Though Liberman would also focus on the Russian-speaking public’s priorities, such as civil marriages and cheap housing, to him this electorate was not a goal, but a means – a basis for the broader electorate he had to woo if he were to be crowned prime minister.
Liberman, therefore, set out to blur his party’s ethnic image by recruiting established Israeli-born figures who would espouse his combination of nationalism, secularism and capitalism.
The recruitment project was a success.
What started off as an immigrants’ club was gradually joined by a colorful collection of thoroughbred Sabras, ranging from former ambassador to Washington Danny Ayalon, Attorney David Rotem and former Likud minister Uzi Landau, to Orly Levi, an attorney, and daughter of former foreign minister David Levi and Yair Shamir, a retired air force colonel, senior businessman, and son of former prime minister Yitzhak Shamir. These and other non-immigrants entered the Knesset as members of Liberman’s faction and redid its image.
THOUGH THE party continued to attract a sizable Russian-speaking electorate, Liberman’s party could no longer be dismissed as a glorified landsman club where meetings are run in Russian. Of the faction’s five cabinet seats, three were held by Shamir, Landau and Yitzhak Aharonovich, a former deputy police commissioner. All were veteran and established Israelis who lent Liberman the aura of a legitimate Israeli leader despite the heavy Russian accent with which he arrived in Jerusalem from Kishinev, Moldova, in 1978, at age 20.
However, under these high-profile positions lurked the seemingly marginal position of Deputy Interior Minister, where Liberman installed Faina Kirschenbaum who, like Liberman, immigrated well ahead of the USSR’s downfall, arriving from Lviv, Ukraine, in 1973, at age 18.
In this office, Kirschenbaum was in a position to help, cultivate and favor her party’s mayors and council members, whose election reflected the sizable Russian-speaking populations in the mid-sized towns that checker the periphery.
That is why Kirschenbaum and her party’s role in the alleged crimes are believed to be central, even though some of the suspects represented other parties, most notably Rami Teib, who allegedly mediated between the mayor of Afula and the Interior Ministry, while serving as an aide to Strategic Affairs Minister Yuval Steinitz of the Likud.
While the arrests include Yisrael Beytenu chief of staff Daoud Godovski, and its former candidate for Jerusalem mayor Moshe Lion, police stress that Liberman – who was cleared in 2013 of a breach of trust indictment and was investigated before that for money laundering and bribery suspicions – is not a suspect.
Even so, the political impression is that the Interior Ministry was used by Kirschenbaum to leverage Liberman’s party by misusing public funds and bandying around appointments.
A nurse, MBA and mother of three who lives in the West Bank community of Nili, Kirschenbaum announced her departure from politics to focus on the legal struggle she now faces.
Had hers been the only resignation, Liberman might have entered the approaching election in reasonable shape considering the circumstances. Yet Liberman is being deserted now by almost the entire cohort of Israeli-born stars with which he studded his Knesset faction.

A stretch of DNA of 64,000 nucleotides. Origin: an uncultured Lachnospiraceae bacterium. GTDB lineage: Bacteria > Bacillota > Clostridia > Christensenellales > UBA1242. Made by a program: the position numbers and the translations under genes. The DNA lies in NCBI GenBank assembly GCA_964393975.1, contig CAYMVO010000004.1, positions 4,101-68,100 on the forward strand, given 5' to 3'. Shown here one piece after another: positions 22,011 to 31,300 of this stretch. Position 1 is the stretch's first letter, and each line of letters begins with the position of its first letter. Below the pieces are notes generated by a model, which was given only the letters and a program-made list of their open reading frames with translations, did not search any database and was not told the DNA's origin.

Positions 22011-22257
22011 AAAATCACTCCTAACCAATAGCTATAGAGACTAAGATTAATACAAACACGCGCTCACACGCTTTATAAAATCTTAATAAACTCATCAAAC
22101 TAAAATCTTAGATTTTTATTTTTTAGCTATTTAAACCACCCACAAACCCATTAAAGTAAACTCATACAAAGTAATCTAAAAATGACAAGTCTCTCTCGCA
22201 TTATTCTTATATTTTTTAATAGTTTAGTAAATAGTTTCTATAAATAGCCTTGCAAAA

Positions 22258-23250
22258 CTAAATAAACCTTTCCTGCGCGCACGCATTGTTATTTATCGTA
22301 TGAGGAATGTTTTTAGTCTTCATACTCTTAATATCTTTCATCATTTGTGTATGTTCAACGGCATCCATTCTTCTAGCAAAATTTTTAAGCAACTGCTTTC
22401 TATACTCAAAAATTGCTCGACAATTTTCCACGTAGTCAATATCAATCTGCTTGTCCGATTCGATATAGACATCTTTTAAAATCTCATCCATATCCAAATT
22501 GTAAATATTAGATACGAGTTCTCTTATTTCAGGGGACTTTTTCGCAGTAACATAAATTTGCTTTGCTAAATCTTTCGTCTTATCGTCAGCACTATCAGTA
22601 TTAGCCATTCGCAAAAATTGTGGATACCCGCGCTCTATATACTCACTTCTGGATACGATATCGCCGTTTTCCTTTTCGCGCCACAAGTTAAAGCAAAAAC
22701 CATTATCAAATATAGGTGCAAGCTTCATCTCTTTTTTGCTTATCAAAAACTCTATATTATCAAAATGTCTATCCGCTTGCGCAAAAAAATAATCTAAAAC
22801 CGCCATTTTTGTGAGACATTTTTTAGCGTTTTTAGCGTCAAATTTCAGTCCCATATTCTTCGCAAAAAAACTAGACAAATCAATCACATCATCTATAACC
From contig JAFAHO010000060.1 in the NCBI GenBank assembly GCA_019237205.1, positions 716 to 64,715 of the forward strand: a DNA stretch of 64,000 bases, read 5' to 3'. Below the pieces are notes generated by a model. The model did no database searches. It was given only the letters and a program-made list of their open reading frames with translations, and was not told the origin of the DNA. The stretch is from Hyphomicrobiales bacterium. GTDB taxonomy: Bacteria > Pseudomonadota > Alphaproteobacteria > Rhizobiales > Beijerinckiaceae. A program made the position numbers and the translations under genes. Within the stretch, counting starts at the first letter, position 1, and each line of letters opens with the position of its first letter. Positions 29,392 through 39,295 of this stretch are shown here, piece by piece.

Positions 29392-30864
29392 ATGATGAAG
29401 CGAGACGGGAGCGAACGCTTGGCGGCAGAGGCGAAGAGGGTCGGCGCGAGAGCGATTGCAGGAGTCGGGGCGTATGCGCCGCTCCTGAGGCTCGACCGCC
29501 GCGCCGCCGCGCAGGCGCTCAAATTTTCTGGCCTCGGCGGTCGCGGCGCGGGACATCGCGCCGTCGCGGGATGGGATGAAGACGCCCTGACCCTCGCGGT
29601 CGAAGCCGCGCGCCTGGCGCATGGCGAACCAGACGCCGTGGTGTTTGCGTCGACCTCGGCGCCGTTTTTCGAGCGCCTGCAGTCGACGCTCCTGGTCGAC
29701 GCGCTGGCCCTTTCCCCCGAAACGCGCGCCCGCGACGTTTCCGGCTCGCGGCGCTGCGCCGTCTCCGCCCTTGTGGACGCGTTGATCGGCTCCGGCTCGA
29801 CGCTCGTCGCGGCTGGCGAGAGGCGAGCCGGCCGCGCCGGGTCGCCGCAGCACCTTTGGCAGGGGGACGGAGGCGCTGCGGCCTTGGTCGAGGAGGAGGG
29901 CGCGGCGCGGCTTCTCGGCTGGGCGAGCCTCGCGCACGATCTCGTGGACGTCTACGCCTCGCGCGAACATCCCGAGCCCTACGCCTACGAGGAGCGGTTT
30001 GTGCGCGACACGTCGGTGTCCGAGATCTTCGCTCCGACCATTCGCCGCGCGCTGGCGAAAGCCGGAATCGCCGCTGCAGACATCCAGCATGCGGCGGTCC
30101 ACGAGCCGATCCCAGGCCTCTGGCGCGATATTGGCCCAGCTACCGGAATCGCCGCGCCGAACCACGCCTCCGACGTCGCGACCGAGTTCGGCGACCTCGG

The first to announce his departure was Knesset Law Committee Chairman David Rotem, who was followed by Tourism Minister Landau, Internal Security Minister Aharonovich and finally Agriculture Minister Shamir.
Worse, from Liberman’s viewpoint, these departures were not offset by new arrivals other than Sharon Gal, a second-tier TV journalist who does not change the broader picture, which is that the political ship Liberman had launched and navigated has run into an iceberg.
POLLS CLAIM that Liberman’s electorate, which peaked six years ago at 15 lawmakers, is now down almost two-thirds, meaning it is shrinking back to its original, predominantly Russian-speaking nucleus.
If, indeed, Liberman fails in the March 17 general election, the debacle would be attributable to his Israeli recruits’ flight no less than to the allegations in which his political creation has become embroiled.
Liberman’s three Israeli-born ministers have impeccable public records. Though none has actively said anything damning about Liberman and the unfolding allegations, their departures come across as abandonment. This is particularly injurious for Liberman in the case of Aharonovich, whose political retirement comes while he was the Minister of Internal Security. As the civilian in charge of police, his failure to stick around for the elections comes across as a vote of no confidence in the Liberman bandwagon.
Barring a major legal turnaround, Liberman is expected to win barely seven seats, and maybe even struggle to pass the fourseat threshold, whose passage he had personally led while clueless he might be its victim. In any event, he now seems to have lost, almost overnight, his previous status as Prime Minister Benjamin Netanyahu’s most potent threat.
Liberman’s threat rested on what was universally seen as his grip on a sizable part of the immigrant vote, coupled with his appeal to hawkish secularists. Liberman had breathed down Netanyahu’s neck by catering to an electorate that craves strong leadership.
Pundits agreed his plan was to ultimately succeed Netanyahu as Likud’s leader by pandering to the center-right electorate’s quest for boldness in confronting the Palestinian terror and to the center-left’s priorities on the issues of religion and state.
Embattled, Liberman is steering left and right declaring that he would not join a coalition with left-wing Meretz, shortly after claiming he has reached agreement with an unnamed “senior Arab personality” for a pan-Middle Eastern peace agreement.
Just where all this will lead electorally remains to be seen. Assessments that a shrunken and ever-maneuvering Liberman will join a Labor-led coalition may prove far-fetched considering his core electorate’s distaste for Labor’s foreign policy and even more so for its socialism.
Then again, even more far-fetched are the chances that Liberman will emerge from this election as what he was only last month: a major presence in the political system and a leading contender to reach its helm.